CDBG sidewalk project about to start on Manitou Blvd.

       Sidewalks will be coming soon to a nearly half-mile segment of Manitou Boulevard.

The sidewalk ends now as pedestrians walking downhill pass the fifth house up from Chestnut Street on the north (east) side of Manitou Boulevard.
Westside Pioneer photo

       Don Sides, the development manager for the city's Community Development Block Grant (CDBG) program, said a $145,592 contract has been awarded to Alco Construction to complete concrete paths along both sides of the well-used residential road between Chestnut and Monument streets.
       “We're probably looking at the first week of October” for crews to start work, Sides said.
       Currently, there is only sidewalk on part of the north (east) side of the street, between Praderia Avenue (next to the Boys & Girls Club) and the fourth house up from Chestnut.
       Club activites help make Manitou Boulevard busier than a typical residential street, Sides pointed out. The road also has a large church, provides access to the Promontory Point Open Space (off Praderia) and has become a shortcut between Uintah Street and the Near Westside/downtown area.
       With such traffic, “we felt there was a real need for the project,” Sides said.
       In addition to new sidewalk, the work will also require construction of a retaining wall in front of a steep area on the north (east) side of the street just above Chestnut, and (where needed) repair of street curbs and the existing sidewalk, he said.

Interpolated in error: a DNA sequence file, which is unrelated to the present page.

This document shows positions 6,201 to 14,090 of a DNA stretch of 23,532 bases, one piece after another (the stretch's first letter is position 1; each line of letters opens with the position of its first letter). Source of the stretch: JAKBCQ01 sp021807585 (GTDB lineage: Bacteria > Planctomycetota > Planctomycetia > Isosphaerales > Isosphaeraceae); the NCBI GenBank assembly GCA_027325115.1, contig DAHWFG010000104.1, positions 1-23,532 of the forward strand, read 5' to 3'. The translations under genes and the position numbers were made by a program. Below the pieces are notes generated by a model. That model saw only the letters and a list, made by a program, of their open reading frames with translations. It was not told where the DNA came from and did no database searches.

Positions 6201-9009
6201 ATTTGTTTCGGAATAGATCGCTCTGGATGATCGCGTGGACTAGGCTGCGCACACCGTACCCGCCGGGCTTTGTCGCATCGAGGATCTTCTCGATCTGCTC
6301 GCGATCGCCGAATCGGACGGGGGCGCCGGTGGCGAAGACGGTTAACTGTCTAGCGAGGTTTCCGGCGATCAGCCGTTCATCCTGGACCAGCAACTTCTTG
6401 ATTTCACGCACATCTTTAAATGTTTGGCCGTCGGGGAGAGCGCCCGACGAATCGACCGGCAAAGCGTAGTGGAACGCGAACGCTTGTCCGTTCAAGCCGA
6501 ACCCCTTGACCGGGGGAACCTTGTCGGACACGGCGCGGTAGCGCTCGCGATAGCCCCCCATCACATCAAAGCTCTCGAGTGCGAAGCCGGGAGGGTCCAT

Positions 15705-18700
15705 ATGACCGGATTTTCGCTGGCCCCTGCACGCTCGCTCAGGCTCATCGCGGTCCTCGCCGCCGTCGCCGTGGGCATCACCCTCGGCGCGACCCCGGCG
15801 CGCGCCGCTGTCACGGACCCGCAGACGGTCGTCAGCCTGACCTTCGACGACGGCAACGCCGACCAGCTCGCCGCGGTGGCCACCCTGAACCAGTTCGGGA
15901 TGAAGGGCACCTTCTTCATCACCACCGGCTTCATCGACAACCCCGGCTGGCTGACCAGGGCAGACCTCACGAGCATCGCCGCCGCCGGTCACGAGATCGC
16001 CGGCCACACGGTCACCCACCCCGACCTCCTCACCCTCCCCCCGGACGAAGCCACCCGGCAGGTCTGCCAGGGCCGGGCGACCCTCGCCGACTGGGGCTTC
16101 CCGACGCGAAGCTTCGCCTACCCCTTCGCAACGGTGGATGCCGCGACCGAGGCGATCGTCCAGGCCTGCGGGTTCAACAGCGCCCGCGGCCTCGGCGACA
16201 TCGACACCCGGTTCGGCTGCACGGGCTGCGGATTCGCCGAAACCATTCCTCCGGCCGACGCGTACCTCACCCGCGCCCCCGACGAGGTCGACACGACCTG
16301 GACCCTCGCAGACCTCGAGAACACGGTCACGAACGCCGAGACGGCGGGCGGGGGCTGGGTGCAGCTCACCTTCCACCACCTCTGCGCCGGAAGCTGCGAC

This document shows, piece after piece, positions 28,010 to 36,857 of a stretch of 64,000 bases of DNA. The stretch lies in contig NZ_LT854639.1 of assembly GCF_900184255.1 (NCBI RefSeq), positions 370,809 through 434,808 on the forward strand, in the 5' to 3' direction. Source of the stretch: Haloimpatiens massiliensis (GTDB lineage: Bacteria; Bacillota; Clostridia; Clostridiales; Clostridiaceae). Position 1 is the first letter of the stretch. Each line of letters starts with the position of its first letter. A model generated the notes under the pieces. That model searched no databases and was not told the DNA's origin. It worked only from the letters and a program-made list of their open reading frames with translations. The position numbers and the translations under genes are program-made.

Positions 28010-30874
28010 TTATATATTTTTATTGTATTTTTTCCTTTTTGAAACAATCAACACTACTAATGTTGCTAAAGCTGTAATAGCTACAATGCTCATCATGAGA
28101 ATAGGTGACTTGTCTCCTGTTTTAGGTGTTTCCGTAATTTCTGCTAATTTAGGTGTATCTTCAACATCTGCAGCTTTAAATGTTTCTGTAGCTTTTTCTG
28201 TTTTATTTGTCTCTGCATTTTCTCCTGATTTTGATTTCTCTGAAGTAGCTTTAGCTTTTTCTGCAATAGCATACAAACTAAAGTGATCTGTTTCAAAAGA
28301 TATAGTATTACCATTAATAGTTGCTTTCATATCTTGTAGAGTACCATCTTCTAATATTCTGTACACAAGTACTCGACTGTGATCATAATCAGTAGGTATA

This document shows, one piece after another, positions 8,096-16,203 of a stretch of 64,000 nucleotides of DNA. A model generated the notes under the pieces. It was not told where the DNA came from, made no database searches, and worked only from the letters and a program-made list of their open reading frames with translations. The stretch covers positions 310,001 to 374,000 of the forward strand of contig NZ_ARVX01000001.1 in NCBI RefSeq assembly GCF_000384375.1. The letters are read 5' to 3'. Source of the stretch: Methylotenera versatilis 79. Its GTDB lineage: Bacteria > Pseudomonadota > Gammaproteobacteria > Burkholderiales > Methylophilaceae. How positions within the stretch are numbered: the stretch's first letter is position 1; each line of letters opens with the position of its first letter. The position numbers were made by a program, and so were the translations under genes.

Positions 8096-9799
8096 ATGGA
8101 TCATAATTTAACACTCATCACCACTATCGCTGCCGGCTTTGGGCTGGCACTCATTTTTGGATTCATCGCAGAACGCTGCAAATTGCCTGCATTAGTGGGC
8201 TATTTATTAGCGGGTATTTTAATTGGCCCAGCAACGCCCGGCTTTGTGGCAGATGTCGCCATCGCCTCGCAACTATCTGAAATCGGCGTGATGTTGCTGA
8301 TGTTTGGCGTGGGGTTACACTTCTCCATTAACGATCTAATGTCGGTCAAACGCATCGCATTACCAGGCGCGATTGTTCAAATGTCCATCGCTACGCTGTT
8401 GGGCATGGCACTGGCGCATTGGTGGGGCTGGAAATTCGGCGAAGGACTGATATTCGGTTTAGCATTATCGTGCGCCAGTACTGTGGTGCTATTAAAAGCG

About 90 days is the estimated time for completion, Sides estimated.
       The design does not call for any narrowing of Manitou. In most cases the city owns the right of way along the curb, even though many residents may not have known it and in some cases had landscaped elaborately up to the curb. Sides said that in such cases “we'll work with folks and put it [their landscaping] back as nice or nicer. We'll move plants for them, or plant new plants for them.”
       CDBG funds come from the federal government. They are disbursed to neighborhood strategy associations (NSAs), established by the city in areas with lower income levels and older public infrastructure. The Westside has been an NSA since the program began 30-some years ago.
       Planning for the project has taken place over the past two years. Meetings have been held with the neighborhood and individual residents. “The majority are happy,” Sides said.

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